Women of Ninja Warrior
100 Women Enter, 1 Woman Leaves
I am totally obsessed with the Japanese reality TV show Kuniochi, which has been rebranded in the U.S. as Women of Ninja Warrior and is screened exclusively on cable TV's G4 channel. I came across this athletic competition - in which female contestants try to survive a challenging obstacle course so they can be crowned Queen of Ninja Warrior - totally by accident last week during a four-hour weekend marathon, and now I can't get enough of each weekday's one-hour broadcast between 8:30 and 9:30 EST.
The show is filmed at "Mount Midoriyama," a large outdoor field that is part of TBS-TV's "Midoriyama Studio (city)" in Aoba-ku, Yokohama, Japan, where only family and friends of the contestants are allowed to be spectators. The contest is made up of three preliminary stages and a final stage (added in the third season) that involves climbing a steel tower in roughly half a minute. Along the way are increasingly difficult obstacles with such colorful names as Dancing Stones, Barrel Roll, Falling Pole, Windmill Cross, Domino Hill, Pendulum Bridge, Angle Run, Hop Rocket, Swinging Beams, Flying Pillar, Spinning Logs, Tornado Run, Super Jump, Spinning Slopes, Slippery Slide, Escape Ladder, and the sinister-sounding Unforgiving Wall.
The Domino Hill obstacle from WOMEN OF NINJA WARRIOR
Kunoichi/Women of Ninja Warrior is an offshoot of the popular Sasuke/Ninja Warrior show, which features male athletes competing in a similar obstacle course challenge. Call me sexist, but I can't dig watching the guys compete, American Gladiators style. There are too many of those type shows on American reality TV anyway and it just feels a little, oh homo-erotic to me, like watching Yukio Mishima do squats. No, I prefer watching the predominantly petite Japanese women competing. Some are as young as 13, some as "old" as 44. Some are as light as a feather while others (like the popular sumo wrestler who never makes it past the first obstacle course) clearly tip the scales at over 200 pounds. Many wear colorful-bordering-on-wacky costumes, from a surfer who totes along her surfboard to a female clown in full regalia.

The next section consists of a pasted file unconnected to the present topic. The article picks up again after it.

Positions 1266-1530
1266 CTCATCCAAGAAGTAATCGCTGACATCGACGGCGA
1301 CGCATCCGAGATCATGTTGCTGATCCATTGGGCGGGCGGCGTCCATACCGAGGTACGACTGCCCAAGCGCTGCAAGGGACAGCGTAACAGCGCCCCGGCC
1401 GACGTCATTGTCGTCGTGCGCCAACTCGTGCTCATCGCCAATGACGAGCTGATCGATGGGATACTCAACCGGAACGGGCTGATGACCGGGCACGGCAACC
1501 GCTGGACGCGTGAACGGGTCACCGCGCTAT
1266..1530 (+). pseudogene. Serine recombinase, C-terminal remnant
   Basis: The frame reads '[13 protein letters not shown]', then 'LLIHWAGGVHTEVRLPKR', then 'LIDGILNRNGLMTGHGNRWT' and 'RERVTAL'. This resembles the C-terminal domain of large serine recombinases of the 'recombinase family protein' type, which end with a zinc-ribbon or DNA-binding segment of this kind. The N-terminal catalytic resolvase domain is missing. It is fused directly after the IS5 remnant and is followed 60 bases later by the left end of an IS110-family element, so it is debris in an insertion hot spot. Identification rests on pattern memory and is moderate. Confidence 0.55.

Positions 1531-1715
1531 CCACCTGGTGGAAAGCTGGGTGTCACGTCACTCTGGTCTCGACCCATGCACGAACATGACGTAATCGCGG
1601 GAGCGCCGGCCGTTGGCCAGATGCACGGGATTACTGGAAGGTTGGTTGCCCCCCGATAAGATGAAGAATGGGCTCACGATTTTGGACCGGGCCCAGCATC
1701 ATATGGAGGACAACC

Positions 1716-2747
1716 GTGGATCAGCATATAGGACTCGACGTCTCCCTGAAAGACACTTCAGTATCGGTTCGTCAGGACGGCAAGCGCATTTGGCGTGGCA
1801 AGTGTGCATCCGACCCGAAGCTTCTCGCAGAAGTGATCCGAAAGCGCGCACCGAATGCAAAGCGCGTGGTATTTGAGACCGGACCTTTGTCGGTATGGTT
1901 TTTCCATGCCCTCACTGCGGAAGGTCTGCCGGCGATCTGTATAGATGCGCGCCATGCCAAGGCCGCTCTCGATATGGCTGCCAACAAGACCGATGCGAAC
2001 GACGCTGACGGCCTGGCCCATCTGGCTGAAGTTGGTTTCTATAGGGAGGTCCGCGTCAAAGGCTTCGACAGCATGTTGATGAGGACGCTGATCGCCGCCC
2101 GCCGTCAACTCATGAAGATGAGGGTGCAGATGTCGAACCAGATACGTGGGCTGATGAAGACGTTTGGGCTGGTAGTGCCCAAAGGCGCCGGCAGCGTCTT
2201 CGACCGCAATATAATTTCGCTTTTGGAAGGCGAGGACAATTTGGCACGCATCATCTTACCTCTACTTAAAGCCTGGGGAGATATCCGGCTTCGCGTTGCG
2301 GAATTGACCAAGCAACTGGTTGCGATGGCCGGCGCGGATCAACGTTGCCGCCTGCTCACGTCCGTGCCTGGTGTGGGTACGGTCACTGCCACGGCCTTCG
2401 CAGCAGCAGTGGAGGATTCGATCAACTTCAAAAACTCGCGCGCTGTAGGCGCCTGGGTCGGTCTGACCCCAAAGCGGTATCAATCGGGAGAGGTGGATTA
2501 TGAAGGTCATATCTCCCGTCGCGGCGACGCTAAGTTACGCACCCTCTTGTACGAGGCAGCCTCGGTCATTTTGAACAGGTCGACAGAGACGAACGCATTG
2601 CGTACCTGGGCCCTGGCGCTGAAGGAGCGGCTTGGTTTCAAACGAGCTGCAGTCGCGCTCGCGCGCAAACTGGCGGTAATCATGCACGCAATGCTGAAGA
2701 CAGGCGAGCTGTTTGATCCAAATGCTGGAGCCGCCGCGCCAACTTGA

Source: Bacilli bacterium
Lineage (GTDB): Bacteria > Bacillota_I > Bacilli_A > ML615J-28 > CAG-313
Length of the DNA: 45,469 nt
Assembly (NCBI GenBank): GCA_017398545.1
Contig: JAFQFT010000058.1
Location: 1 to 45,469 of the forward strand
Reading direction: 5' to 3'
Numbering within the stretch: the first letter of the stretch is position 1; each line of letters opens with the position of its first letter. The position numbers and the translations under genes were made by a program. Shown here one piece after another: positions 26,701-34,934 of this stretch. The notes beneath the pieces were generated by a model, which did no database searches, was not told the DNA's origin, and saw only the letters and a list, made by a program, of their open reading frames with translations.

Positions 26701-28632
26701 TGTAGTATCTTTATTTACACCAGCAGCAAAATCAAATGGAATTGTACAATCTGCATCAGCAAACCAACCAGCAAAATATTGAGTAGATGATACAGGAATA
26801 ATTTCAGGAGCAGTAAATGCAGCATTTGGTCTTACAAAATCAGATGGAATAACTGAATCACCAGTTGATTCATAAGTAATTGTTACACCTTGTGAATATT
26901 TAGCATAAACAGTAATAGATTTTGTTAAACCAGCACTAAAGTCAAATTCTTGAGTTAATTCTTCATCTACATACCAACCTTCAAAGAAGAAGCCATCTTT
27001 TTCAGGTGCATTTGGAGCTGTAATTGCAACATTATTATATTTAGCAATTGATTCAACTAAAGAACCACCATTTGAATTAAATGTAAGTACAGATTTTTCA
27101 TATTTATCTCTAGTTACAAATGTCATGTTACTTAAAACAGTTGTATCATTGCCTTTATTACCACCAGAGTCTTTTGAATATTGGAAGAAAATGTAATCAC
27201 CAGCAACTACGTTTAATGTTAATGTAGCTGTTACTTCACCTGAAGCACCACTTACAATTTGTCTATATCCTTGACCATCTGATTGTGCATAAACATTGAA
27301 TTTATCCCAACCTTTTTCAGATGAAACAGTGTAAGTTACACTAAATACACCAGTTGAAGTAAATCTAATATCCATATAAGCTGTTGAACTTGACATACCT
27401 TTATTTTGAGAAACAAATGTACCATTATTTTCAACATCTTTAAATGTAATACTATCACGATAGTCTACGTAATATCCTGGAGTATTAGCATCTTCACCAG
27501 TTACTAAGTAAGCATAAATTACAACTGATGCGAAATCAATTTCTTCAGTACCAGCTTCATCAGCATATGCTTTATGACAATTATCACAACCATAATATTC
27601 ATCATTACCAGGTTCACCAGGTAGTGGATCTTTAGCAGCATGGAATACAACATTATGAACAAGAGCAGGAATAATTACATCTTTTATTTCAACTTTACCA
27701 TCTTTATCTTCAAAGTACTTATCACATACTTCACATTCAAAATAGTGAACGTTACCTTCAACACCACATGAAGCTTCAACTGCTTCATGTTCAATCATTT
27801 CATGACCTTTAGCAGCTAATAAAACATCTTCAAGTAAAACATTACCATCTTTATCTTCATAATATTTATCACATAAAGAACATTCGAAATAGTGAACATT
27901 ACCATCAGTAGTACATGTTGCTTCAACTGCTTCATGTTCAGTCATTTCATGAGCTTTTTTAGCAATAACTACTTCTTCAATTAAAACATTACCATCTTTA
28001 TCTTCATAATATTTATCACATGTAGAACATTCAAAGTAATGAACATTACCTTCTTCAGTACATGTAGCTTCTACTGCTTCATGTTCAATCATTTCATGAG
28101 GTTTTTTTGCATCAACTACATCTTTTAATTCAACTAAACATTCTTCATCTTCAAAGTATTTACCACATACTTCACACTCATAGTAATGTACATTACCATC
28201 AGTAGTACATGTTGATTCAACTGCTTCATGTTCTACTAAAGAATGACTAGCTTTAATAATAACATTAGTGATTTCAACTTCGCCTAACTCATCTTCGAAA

The following clip, for example, shows a golfer and a skateboarder competing in their work clothes:
The most eye-catching for me, though is Blue Bikini Girl, who sports a thong bikini with knee-high boots ensemble, but always crashes in the first or second phase of the course - lucky for her she's dressed appropriately for her splash in the waters below her. Yes, failure means getting wet, as the point is to stay high and dry.
Splash-down, NINJA WARRIOR style
It's a tough contest, proven by the fact that only one woman has ever won it - and she made it a three-peat at that. That would be phenomenal pink-haired pixie Ayako Miyake, all of 5 foot 2 and 90 pounds, who won the tournament three times in a row, despite adjustments made after each tournament to up the difficulty factor.
Ayako Miyake is ichiban!
You can watch her first triumph here: Ayako Miyake Becomes First Ninja Warrior Winner